Distributed energy storage systems are becoming more and more popular and seem set to become a large part of our future energy conversation, given the proliferation of rooftop PV systems. In particular, the price of batteries has decreased dramatically in the last few years. Bloomberg New Energy Finance recently reported that the price of batteries for Electric Vehicle manufacturers has fallen 85% from \$1160/kWh in 2010 down to \$180/kWh in 2019. Of course, these prices are for large scale battery purchases for EVs, and this is still far too expensive for large scale grid energy storage (remember that a kWh of electricity on the wholesale electricity market costs less than 5 cents). However, this lowering of prices is making batteries more and more appealing for households who buy their electricity from the retail market (where electricity prices may be much higher).
For residential consumers, battery prices are closer to around \$800-1000/kWh when you include inverter costs, operation & maintenance and installation costs. Therefore, there is still widespread recognition that at most current retail electricity prices, batteries don’t yet make economic sense for a majority of consumers, either to increase the energy they use from their PV or to shift their load to less expensive times if they are on Time-Of-Use tariffs. However, batteries have several potential applications. These include:
- PV self-consumption – where surplus local generation is stored and used locally. The cost driver is the price difference between electricity import and export to the grid.
- Avoidance of PV curtailment – in some regions there is a feed in limit which restricts the maximum power a consumer can export to the grid.
- demand load shifting – using the battery to move consumption and exploit time-varying tariffs (i.e. TOU tariffs).
- Demand peak-shaving - The battery is used to reduce the maximum power drained from the grid, since often consumers are charged in relation to their maximum power draw.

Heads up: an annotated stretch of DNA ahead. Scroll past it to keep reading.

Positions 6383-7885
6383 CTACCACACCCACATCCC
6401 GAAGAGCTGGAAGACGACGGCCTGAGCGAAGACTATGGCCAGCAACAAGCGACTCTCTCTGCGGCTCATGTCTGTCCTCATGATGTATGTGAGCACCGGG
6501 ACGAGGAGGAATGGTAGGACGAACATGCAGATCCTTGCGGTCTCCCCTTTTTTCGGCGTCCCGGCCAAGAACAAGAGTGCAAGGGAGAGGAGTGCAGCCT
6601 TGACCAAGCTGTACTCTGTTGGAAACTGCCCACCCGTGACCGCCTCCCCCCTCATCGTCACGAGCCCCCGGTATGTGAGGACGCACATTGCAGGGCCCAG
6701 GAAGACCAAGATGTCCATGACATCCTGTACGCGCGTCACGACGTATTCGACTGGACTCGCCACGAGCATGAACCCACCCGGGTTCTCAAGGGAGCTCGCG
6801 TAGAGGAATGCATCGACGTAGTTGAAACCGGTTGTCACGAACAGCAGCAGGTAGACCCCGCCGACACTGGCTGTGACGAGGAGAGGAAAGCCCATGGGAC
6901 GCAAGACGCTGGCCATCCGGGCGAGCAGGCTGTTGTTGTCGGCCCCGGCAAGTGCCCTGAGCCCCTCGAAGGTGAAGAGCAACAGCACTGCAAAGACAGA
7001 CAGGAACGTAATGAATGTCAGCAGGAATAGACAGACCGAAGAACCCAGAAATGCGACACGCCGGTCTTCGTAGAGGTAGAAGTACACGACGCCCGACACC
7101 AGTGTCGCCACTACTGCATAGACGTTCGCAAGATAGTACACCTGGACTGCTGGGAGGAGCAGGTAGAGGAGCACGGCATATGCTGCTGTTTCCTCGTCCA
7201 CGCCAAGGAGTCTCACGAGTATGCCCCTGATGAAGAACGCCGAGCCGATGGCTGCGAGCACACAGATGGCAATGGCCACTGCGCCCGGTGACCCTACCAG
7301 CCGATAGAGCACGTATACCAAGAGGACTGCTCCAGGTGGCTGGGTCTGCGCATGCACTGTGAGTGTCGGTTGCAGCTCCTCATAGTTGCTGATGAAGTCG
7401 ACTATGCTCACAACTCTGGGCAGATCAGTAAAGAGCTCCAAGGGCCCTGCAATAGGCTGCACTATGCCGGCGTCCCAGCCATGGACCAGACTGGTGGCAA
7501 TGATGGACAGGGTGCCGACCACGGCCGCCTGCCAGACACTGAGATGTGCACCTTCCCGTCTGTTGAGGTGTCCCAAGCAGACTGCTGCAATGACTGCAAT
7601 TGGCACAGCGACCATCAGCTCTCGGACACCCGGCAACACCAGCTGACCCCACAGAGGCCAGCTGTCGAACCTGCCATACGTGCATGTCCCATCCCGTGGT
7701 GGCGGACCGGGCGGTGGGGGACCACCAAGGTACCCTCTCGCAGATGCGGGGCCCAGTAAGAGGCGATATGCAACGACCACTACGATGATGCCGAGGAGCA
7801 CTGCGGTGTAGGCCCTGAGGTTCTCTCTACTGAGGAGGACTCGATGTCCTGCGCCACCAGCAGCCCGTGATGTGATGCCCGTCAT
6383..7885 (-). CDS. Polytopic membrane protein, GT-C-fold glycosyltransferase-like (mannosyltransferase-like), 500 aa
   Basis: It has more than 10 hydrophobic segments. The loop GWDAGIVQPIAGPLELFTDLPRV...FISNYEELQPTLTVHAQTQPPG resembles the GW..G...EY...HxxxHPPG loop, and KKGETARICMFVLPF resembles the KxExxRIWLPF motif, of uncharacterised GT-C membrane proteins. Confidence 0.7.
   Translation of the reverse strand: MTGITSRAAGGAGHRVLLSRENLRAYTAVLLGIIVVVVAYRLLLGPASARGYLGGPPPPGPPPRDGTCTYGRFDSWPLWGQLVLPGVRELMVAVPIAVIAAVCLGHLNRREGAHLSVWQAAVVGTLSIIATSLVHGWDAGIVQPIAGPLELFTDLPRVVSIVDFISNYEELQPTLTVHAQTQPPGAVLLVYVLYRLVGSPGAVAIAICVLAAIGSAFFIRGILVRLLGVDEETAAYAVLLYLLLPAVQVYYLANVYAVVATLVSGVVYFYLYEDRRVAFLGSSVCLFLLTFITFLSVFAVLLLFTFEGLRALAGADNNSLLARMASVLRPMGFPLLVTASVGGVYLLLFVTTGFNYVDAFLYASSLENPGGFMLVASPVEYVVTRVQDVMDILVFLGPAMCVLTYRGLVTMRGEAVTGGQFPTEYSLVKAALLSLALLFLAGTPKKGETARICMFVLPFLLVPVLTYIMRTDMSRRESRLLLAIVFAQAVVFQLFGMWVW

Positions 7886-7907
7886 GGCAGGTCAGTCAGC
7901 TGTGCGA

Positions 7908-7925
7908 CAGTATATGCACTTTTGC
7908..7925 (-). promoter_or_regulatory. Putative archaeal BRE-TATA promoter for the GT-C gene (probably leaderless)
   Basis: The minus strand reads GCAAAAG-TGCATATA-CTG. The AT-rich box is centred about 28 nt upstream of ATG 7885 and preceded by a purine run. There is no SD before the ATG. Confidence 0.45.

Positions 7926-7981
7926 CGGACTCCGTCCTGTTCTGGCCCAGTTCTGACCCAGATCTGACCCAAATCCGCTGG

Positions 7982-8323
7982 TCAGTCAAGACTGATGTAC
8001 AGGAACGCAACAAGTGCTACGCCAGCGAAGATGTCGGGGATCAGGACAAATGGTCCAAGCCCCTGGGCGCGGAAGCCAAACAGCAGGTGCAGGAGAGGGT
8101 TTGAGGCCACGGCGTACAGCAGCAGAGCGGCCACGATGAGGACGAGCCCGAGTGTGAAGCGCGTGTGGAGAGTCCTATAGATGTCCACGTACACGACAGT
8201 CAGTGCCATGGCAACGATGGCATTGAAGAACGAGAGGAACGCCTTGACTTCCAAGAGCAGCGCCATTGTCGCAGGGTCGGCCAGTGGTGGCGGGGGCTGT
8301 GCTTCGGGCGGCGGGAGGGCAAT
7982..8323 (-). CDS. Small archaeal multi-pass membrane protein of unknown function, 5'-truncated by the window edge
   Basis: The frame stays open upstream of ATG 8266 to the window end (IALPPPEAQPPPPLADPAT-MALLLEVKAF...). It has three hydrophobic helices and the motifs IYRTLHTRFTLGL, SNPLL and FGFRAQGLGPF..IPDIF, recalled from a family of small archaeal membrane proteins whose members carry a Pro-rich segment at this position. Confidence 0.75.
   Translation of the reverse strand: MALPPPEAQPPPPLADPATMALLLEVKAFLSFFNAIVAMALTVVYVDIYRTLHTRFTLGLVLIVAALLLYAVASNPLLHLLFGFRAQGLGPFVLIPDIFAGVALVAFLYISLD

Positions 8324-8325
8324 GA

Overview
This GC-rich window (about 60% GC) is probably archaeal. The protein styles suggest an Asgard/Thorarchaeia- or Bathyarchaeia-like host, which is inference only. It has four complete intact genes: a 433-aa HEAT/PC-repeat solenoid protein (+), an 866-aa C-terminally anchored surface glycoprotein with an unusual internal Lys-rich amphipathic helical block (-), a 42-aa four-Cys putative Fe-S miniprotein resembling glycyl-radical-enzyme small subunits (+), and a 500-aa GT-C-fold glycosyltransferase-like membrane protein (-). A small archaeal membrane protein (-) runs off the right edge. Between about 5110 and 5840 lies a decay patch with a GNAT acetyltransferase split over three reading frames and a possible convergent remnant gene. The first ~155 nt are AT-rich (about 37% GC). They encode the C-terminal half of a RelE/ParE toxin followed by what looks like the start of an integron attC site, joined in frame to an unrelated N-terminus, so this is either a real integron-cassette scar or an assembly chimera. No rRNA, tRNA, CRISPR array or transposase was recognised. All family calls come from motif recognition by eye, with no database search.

- Backup generation – arguably the most valuable reason for a battery and the reason for a majority of historical stationary battery storage installations. The financial return on this is very difficult to quantify for residential consumers.
In our latest study, Optimized PV-coupled battery systems for combining applications: Impact of battery technology and geography, published in Renewable and Sustainable Energy Reviews, we study the economic case for residential batteries. The work was led by my colleague at the University of Geneva, Alejandro Pena-Bello. The work considers combining these different battery applications with a range of different electricity tariffs in Austin, TX, and in Geneva, Switzerland. We have electricity consumption data for households in both locations. We find that batteries simultaneously performing several applications are not profitable yet under existing market conditions in either of the studied locations, however the combination of applications help batteries to become closer to break-even by improving the net present value by up to 66% when compared with batteries performing PV self-consumption only. In particular, demand peak shaving can offer high value dependent on the local regulatory structure.
Notably the optimisation framework used in our study is open-source and can simulate different battery chemistries. The optimisation framework is illustrated in Figure 1.
Fig. 1: A schematic diagram illustrating the modelling and optimisation framework developed by the paper.
For more information, please refer to the paper.